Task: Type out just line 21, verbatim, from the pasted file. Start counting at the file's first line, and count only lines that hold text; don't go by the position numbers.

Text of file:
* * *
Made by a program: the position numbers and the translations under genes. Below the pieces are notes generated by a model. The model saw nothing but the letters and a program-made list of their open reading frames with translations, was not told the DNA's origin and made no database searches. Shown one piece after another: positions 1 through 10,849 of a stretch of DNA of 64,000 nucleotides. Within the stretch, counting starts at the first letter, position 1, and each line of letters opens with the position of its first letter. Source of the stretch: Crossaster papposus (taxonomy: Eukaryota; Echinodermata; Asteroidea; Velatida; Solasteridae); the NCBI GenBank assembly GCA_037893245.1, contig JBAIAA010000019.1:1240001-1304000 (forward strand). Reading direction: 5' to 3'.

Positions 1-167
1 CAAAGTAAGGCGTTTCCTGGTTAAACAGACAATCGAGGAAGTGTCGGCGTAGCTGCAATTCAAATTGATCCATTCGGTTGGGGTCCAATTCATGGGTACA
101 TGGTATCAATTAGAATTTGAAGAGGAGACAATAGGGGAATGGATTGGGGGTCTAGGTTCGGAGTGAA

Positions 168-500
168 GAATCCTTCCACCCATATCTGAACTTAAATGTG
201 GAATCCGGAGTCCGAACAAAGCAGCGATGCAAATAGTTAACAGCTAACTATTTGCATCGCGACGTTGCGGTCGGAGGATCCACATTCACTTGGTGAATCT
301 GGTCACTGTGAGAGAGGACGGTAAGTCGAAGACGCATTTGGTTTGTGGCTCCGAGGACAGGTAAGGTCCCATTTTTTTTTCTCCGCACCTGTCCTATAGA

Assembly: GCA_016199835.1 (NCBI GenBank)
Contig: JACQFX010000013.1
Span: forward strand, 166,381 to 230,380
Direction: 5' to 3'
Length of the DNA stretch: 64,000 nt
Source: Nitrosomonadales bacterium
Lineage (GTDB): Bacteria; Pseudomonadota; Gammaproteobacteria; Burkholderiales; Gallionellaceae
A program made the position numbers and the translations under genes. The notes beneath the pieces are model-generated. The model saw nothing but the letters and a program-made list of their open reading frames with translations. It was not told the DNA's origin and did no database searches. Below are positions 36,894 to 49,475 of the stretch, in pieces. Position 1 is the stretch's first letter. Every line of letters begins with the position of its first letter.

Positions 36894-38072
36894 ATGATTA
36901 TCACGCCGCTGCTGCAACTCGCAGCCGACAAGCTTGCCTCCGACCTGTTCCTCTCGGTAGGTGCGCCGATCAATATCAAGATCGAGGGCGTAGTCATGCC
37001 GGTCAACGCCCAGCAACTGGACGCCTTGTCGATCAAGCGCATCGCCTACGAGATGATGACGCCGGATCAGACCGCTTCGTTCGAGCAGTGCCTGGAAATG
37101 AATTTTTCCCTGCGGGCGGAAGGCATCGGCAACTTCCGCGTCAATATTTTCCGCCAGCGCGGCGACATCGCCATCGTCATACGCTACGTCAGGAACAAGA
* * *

37101 AATTTTTCCCTGCGGGCGGAAGGCATCGGCAACTTCCGCGTCAATATTTTCCGCCAGCGCGGCGACATCGCCATCGTCATACGCTACGTCAGGAACAAGA